Human Resources will assist with issues relating to employee and labor relations and with disciplinary action resulting from violations of the policy. Student violations will be the responsibility of the respective School or College. [See: Reporting Violations below.]
Witnessed violations of University policy may be reported to the building manager in or near which the violation takes place or the Dean's office for the school in which the student is enrolled. Any student who violates University policy will be subject to disciplinary action in accordance with University policy.
Officers of Administration and Support Staff:
Witnessed violations of University policy may be reported to the employee's manager, departmental administrator, building manager, or local human resources officer. The individual's manager, departmental administrator, building manager, or local human resources officer will be responsible for counseling the employee, in writing, about the requirement that the employee comply with University policy (see attached sample counseling letter). Any employee who thereafter violates University policy will be subject to disciplinary action in accordance with University policy and/or the applicable collective bargaining agreements (see sample letter to attend an investigatory meeting).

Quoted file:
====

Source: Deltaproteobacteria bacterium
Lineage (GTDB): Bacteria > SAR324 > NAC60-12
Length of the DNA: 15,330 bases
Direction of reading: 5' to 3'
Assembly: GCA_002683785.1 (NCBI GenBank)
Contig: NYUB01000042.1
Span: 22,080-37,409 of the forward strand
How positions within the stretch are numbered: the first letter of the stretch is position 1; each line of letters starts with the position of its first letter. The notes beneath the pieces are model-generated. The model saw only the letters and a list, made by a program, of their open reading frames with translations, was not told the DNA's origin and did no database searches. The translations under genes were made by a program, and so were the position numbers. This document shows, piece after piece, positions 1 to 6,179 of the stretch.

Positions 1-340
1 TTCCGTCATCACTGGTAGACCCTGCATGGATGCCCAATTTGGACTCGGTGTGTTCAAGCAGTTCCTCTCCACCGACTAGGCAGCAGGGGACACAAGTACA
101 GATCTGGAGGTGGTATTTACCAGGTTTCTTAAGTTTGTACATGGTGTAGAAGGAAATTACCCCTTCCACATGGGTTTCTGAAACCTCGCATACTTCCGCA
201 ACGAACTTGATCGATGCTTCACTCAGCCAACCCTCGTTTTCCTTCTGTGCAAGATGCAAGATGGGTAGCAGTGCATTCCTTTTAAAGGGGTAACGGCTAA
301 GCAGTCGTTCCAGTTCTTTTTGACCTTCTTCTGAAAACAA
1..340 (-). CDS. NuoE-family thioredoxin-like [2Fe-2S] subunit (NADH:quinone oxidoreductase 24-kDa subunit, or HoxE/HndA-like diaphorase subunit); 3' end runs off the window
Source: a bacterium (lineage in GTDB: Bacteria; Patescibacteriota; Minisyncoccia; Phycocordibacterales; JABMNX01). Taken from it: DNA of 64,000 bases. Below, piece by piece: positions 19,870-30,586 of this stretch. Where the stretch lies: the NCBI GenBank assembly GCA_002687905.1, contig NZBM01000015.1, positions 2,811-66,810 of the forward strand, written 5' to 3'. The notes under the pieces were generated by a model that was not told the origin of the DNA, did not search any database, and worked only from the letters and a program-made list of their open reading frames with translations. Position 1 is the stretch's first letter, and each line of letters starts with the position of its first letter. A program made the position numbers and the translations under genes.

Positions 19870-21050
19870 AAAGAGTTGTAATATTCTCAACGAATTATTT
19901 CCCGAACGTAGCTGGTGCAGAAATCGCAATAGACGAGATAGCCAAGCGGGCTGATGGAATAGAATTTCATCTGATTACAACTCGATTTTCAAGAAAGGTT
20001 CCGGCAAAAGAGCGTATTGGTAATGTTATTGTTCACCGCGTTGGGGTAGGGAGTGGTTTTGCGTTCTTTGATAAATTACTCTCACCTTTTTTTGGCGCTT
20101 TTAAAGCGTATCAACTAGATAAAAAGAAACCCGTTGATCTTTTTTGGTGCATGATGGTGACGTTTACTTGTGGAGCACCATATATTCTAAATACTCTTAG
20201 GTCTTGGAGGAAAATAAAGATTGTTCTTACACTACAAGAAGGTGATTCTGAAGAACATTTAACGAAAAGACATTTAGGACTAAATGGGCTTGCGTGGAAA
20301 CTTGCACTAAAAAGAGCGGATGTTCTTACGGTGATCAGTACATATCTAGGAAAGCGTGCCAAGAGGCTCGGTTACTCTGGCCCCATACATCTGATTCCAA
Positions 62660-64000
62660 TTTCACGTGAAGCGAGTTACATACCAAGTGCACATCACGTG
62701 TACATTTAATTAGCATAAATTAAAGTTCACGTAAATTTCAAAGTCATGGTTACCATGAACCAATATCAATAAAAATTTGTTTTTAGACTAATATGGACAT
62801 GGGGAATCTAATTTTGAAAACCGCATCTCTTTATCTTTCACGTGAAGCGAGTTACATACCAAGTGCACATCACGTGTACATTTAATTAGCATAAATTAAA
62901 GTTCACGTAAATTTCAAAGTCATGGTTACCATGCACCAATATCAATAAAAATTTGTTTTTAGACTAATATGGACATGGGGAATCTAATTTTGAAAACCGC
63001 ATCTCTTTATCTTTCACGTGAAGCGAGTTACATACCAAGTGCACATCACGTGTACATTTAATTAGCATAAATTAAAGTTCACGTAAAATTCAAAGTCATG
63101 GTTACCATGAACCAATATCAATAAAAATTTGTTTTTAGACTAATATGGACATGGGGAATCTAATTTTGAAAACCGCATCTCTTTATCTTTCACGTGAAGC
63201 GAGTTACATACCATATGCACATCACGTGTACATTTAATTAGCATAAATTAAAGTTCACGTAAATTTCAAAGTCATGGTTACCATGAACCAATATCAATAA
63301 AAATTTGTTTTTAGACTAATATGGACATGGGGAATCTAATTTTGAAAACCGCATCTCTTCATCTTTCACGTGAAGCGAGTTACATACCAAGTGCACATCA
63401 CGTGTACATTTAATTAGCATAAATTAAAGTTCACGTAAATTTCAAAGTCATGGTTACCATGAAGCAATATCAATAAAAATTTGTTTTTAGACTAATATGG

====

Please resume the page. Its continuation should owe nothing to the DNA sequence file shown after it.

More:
Officers of Instruction, Research or Libraries:
Violations of University policy may be reported to the appropriate Dean, building manager, or to the University Librarian, or Vice President. The Dean, University Librarian, or building manager will be responsible for investigating the matter and counseling the employee, in writing, about the requirement that the employee comply with University policy. Any employee who thereafter violates University policy will be subject to disciplinary action in accordance with the Faculty disciplinary procedures.
According to reports issued by the Surgeon General, smoking presents risks of certain cancers, coronary artery disease, emphysema, gastric ulcers, stroke, and fetal injury. In general, smokers die from a variety of ailments at a rate twice as high as nonsmokers.
Smoking cessation programs for employees are supported by Columbia through health insurance benefits and the Employee Assistance Program. Residents of New York City may also contact 311 to access community-based tobacco cessation programs. Because quitting smoking decreases most risks to health, and because most people who smoke would quit if they could, Columbia urges its employees to take advantage of all available programs.
Smoking cessation programs for students are offered by Columbia Health (http://health.columbia.edu/services/pcms/tobacco-cessation) on the Morningside campus and Smoke-Free CUMC (http://cumc.columbia.edu/smokeFree/quit.html) on the Medical Center campus. Residents of New York City may also contact 311 to access community-based tobacco cessation programs. Because quitting smoking decreases most risks to health, and because most people who smoke would quit if they could, Columbia urges its students to take advantage of all available programs.